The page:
… More than a catalog of individual wealth, the global rich list reflects the changing nature of the world economy. Since it began, old world power players like Japan and Germany-- along with the billionaires who dominate their businesses--have given way to the latest global hotshots such as booming China, India and Russia.

New fortunes are also emerging in developing markets like Kazakhstan, Ukraine and Romania.

----------------

The World's Billionaires

… Forbes pinned down 946 billionaires, including 178 newcomers and 17 people who climbed back into the ranks after being absent for a year or more. Two-thirds of last year's billionaires are richer. Only 17% are poorer, including 32 who fell below the billion-dollar mark.

The billionaires' combined net worth climbed by $900 billion to $3.5 trillion. That equates to $3.6 billion apiece.

-------------------------------------------------------------------------------

From Business Week, March 19, 2007.

The Real Threat Isn't Housing

If productivity growth keeps sliding, a widespread crisis could be next

…the biggest danger is not the housing decline, however painful it might be. Instead, an 18-wheeler that threatens to flatten the economy and the financial markets is barreling at us from another direction altogether: weak productivity growth.

On Mar. 6, the Bureau of Labor Statistics announced that nonfarm business productivity rose by only 1.6% in 2006, its smallest gain since 1997. And more bad news was buried deep in the report: Productivity gains for 2005 and 2004 were revised down as well….

Consider the facts. Since 1995, when the New Economy and the information revolution really took hold, gains in productivity (output per hour) have averaged about 2.7% per year. That's a full percentage point higher than the preceding two decades….

In short, the productivity acceleration of the past 10 years has created a total of $6.4 trillion in extra output since 1995, measured in 2006 dollars. That helps explain why American households, taken together, are so much richer than they were: Household nonhousing net worth, adjusted for inflation and federal debt, has soared by almost $14 trillion over the same period, despite the dot-com debacle that crashed the market….

Another disturbing indicator would be an unexpectedly high increase in jobs over the next few months. If companies run into productivity problems, their first response will be to hire more workers to meet demand. Finally, the biggest red flag would be a shortfall in corporate profits that lasts more than one quarter, just as a precursor to the New Economy was a sharp rise in profits.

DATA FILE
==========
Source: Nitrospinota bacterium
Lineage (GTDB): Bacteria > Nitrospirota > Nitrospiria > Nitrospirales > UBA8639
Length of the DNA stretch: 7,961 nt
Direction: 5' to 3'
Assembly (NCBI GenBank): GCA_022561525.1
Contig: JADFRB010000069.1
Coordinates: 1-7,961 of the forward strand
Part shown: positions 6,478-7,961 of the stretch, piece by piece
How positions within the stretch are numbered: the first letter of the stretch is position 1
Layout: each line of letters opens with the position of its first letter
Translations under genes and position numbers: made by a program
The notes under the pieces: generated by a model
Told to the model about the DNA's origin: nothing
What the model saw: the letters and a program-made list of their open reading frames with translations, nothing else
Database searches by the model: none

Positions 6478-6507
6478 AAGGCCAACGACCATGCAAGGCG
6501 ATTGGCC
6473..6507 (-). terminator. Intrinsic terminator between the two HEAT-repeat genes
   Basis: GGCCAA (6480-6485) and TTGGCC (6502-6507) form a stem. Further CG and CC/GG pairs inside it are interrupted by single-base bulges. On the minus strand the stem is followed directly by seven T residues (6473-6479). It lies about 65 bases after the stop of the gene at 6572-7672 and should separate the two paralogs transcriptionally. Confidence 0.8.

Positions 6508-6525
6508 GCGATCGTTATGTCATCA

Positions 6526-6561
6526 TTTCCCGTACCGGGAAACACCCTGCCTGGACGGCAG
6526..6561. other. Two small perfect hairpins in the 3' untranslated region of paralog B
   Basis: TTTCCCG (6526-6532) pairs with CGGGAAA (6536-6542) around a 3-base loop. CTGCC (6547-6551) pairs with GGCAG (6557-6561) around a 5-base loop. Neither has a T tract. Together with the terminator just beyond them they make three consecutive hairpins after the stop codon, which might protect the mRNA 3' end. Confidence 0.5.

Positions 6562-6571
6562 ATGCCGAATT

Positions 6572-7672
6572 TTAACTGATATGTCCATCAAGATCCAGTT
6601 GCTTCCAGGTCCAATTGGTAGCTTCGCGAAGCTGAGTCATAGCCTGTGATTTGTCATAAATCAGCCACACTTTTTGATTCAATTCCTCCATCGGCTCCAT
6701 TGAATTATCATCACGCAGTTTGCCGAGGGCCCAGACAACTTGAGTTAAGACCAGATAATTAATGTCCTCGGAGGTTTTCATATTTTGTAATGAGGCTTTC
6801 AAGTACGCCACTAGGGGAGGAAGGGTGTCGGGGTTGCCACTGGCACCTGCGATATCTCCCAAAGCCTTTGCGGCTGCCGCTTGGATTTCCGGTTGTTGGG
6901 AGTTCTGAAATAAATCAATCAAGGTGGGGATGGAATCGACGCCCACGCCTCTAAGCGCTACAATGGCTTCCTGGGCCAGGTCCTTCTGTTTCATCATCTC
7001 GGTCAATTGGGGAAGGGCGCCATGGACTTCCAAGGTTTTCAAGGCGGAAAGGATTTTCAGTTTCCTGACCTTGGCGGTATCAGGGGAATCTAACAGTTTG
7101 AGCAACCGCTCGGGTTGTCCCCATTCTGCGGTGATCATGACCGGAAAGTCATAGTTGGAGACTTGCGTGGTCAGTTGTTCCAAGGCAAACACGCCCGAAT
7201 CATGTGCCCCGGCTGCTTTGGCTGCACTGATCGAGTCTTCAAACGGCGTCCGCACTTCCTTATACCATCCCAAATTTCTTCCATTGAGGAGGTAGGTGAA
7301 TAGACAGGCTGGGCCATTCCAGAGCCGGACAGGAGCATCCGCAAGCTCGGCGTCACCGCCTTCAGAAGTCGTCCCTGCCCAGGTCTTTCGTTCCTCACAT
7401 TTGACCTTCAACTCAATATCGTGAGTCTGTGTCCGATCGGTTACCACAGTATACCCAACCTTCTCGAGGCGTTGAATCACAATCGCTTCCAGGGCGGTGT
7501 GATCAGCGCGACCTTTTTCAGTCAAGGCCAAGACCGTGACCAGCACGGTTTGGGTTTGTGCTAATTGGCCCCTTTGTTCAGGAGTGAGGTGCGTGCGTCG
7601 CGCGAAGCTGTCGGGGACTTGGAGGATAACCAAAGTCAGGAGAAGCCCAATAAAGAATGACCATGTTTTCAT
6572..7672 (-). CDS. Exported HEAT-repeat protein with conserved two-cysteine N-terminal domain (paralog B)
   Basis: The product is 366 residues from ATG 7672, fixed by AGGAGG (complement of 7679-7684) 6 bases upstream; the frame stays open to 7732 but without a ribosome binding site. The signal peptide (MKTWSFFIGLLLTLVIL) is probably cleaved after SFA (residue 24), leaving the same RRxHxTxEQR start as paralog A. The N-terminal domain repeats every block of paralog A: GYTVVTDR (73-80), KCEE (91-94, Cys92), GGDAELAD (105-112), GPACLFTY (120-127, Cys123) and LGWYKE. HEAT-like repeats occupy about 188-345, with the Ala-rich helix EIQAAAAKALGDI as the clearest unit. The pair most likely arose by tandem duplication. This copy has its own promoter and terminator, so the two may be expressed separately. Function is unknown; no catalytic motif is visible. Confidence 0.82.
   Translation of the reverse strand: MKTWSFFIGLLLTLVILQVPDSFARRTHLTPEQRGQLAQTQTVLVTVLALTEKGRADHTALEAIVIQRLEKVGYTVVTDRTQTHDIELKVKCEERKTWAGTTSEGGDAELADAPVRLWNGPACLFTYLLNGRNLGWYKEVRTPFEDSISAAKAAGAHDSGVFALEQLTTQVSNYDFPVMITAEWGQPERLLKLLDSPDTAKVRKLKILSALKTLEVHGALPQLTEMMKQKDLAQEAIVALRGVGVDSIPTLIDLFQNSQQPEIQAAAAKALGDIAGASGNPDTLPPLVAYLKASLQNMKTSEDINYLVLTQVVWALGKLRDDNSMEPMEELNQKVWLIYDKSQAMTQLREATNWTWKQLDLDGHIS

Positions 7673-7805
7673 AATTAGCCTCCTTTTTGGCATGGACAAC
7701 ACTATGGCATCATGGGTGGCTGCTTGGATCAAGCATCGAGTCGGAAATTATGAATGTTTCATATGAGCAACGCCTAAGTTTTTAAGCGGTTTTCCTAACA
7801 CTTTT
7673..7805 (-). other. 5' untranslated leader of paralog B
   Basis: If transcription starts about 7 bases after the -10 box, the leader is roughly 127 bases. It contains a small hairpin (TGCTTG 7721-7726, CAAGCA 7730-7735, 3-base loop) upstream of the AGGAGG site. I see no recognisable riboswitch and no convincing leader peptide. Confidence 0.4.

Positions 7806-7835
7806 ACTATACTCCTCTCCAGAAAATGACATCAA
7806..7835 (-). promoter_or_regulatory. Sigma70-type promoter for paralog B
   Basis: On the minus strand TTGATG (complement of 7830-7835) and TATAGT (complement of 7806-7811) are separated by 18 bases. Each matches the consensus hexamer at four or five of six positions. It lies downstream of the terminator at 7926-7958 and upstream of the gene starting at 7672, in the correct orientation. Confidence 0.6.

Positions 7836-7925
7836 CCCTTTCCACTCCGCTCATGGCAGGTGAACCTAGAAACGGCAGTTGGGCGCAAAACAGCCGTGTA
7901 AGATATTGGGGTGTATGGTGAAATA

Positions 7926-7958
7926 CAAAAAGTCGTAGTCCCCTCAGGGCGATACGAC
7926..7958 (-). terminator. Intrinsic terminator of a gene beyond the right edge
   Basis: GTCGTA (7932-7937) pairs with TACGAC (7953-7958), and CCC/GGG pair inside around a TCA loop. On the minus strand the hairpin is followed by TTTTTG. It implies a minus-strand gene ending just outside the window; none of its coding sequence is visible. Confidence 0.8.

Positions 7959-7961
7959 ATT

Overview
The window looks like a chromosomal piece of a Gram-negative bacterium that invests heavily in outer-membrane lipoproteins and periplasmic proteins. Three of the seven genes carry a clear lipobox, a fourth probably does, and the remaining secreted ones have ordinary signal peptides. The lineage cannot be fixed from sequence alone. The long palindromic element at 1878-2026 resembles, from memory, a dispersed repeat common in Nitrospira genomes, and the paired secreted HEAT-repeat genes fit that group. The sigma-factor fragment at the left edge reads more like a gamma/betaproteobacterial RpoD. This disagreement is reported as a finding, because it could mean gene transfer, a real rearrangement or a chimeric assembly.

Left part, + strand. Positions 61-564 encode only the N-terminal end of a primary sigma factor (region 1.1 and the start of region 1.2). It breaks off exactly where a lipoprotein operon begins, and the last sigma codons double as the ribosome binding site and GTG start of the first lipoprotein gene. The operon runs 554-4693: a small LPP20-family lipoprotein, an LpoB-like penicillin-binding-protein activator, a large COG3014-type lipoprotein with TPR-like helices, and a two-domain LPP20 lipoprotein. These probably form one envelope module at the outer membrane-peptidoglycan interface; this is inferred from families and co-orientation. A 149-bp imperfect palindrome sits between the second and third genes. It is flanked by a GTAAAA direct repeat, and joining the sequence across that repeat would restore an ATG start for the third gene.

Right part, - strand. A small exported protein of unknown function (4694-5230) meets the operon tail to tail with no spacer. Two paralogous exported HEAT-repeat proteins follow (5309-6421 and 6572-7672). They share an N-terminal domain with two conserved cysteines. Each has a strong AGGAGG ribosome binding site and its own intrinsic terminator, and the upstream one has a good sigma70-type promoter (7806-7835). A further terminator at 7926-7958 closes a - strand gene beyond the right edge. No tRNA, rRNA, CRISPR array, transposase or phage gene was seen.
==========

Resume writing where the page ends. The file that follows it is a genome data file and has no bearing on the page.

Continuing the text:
----------------------------------------------------------------------------------

From Barron’s, March 12, 2007.

ECONOMIC BEAT

Bernanke's Treatment Seems to Be Working

YOU CAN HURT IT, BUT YOU CAN'T KILL IT. Based on February's employment numbers, released Friday, the hurt that has been inflicted on the economy so far is just what Dr. Bernanke had ordered.

The Federal Reserve Chairman noted with some satisfaction last month that "the U.S. economy appears to be making a transition from the rapid rate of expansion experienced over the preceding several years to a more sustainable... pace of growth."… Based on the unemployment rate's February reading, in fact, the Fed chairman would probably rest easier if it ticked up a bit from here. Not only did the rate of joblessness print at 4.5% in February -- the low end of Bernanke's projected range -- the far less volatile six-month moving average also ran at 4.5%, a 6½-year low.

By almost any measure, then, the unemployment rate has not stopped falling….

The Fed chairman would like to see a stable-to-higher unemployment rate, out of concern over inflation -- the central worry of any central banker….

Growth will be "more sustainable," in the Fed chairman's words, if it remains moderate enough to keep wage and price inflation at levels that do not require him to break the back of the expansion by hiking the short-term interest rate….


    Key statement above: “New fortunes are also emerging in developing markets like Kazakhstan, Ukraine and Romania.” Meaning: the U.S. is giving other countries our industries to supposedly benefit the world economy—but most of the benefits are going to those countries’ wealthy and powerful, and their workers are still leading miserable lives.